Monika: The transgender cause is usually manifested together with the other LGBT communities. Being the last letter in this abbreviation, is the transgender community able to promote its own cause within the LGBT group?
Naomi: Things have vastly improved for transactivism in the Philippines. Before the millennium, there was a lot of transphobia even within LGBT circles. I still feel vestiges of that transphobia among LGBT advocates but to a lesser degree now. Just last year for example, we took part in an HIV and AIDS awareness photographic campaign. The gay man who met our group at the reception at first insisted that we signed up our names on the sheet provided for male participants. Thankfully, his own colleague corrected him, apologized to us profusely and excused his behavior. We let it go because it was a very public event, but you can image that this happens until now in many other places and contexts.

Ms Naomi Fontanos with volunteer-members for a GANDA Filipinas
New Year celebration.

In fact, HIV and AIDS activism in the Philippines continues to use the transphobic framework of lumping transwomen with men-who-have-sex-with-men (MSM). So in our own community, the LGBTQ community that is fighting for rights based on sexual orientation and gender identity (SOGI), there are people who still do not completely embrace transpeople’s gender identities. Fortunately, there are more trans advocates now and we have also more allies within the LGBTQ community and in other social justice movements who are one in advocating for every person’s right to self-determination.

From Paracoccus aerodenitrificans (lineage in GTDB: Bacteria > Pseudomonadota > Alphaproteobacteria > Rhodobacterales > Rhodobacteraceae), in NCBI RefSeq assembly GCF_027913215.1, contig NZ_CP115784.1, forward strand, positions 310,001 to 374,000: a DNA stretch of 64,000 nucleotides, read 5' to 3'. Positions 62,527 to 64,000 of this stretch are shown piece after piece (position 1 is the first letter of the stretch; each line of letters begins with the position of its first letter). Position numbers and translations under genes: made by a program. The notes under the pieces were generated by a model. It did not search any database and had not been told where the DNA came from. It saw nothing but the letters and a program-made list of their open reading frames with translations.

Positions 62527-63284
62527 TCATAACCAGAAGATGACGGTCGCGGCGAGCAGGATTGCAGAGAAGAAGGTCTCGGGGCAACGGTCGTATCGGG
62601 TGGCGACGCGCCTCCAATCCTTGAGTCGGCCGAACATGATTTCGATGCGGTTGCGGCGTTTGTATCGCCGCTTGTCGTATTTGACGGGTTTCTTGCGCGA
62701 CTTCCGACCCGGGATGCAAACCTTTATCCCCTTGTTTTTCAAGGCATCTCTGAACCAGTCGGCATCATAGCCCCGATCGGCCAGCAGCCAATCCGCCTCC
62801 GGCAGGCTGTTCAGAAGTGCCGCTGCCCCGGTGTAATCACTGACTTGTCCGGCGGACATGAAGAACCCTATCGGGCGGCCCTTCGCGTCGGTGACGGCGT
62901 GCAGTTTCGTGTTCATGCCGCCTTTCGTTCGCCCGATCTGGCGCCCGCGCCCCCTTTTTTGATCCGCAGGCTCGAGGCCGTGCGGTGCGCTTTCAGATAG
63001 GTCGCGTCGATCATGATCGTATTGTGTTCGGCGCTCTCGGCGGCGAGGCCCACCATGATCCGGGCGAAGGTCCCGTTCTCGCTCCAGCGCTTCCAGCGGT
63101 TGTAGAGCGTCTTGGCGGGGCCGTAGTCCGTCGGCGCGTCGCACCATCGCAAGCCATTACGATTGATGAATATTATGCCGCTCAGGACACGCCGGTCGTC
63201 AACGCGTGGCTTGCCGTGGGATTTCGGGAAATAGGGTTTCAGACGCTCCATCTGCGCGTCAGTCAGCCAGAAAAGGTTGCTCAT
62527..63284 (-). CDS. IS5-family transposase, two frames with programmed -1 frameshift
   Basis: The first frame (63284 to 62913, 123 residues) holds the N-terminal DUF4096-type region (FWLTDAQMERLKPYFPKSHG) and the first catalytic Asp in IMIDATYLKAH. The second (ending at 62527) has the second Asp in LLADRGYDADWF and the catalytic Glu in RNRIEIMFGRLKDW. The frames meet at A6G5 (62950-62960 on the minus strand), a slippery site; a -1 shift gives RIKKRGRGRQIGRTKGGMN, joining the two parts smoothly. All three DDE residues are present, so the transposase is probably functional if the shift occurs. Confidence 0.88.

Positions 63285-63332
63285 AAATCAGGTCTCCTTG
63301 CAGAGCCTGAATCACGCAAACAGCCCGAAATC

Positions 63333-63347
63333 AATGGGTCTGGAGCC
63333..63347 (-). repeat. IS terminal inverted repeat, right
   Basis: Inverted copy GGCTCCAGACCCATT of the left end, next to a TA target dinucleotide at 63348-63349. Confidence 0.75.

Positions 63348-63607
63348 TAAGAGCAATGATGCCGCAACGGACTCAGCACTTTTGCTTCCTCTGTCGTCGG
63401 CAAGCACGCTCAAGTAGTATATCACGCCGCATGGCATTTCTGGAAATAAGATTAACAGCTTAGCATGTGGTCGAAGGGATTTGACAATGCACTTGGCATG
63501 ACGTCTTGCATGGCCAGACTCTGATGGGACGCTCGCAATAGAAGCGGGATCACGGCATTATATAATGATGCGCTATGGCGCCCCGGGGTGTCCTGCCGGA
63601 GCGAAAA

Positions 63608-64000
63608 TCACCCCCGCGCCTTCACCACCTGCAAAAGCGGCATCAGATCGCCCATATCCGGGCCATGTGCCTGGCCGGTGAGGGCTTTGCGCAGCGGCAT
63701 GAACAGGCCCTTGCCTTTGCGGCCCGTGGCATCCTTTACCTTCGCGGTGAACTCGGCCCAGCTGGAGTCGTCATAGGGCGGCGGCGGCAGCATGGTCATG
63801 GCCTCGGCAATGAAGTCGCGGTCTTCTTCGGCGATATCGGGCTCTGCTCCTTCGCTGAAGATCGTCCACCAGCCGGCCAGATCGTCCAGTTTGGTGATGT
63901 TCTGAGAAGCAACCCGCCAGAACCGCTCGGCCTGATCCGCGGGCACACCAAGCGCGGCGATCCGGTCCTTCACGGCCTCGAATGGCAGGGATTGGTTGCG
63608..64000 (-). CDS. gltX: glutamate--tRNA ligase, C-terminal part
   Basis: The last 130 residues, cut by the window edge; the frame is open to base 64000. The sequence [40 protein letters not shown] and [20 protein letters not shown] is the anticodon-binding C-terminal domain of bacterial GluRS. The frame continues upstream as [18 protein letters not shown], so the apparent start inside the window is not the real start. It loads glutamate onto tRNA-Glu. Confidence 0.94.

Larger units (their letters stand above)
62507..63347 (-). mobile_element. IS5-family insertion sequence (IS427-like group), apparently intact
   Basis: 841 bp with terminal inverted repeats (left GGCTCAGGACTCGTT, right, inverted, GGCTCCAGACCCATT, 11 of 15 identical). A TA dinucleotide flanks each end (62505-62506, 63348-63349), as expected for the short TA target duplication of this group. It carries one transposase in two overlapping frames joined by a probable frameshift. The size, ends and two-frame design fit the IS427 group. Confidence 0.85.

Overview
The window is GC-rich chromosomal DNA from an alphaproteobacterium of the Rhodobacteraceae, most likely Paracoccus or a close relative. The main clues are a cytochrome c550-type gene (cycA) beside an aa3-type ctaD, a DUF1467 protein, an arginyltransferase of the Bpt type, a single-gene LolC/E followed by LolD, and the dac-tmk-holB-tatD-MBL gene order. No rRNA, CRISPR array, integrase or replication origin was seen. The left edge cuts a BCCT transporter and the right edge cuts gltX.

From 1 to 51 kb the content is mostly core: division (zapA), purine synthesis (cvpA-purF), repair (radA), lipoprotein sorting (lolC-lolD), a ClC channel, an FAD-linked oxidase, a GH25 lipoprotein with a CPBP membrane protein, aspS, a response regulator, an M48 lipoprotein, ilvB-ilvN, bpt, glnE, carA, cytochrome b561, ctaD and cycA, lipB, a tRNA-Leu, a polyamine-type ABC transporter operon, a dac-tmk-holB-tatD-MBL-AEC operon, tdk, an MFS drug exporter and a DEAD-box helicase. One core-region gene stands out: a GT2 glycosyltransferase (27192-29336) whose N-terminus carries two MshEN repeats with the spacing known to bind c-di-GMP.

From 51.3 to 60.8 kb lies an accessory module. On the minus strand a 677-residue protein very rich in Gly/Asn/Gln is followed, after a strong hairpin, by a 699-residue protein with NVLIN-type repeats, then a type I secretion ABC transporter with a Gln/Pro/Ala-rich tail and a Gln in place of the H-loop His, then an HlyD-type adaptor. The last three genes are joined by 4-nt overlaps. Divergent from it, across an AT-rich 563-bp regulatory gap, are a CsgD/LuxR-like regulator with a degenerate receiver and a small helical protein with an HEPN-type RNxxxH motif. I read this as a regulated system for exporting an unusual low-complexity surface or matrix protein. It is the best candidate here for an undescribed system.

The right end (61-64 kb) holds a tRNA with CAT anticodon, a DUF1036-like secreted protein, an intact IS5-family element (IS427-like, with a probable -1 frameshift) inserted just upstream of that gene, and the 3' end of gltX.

Monika: Is there anyone in the Filipino transgender society whose actions could be compared to what Harvey Milk was doing in the USA in the 60s and 70s for the gay activism?
Naomi: I hesitate to answer this question because Harvey Milk lived in a different context and time. Harvey Milk was a pioneer advocate and his life and death moved the American LGBTQ movement forward. Here in the Philippines, I see the same thing happen to our movement because of the murder of transwoman Jennifer Laude.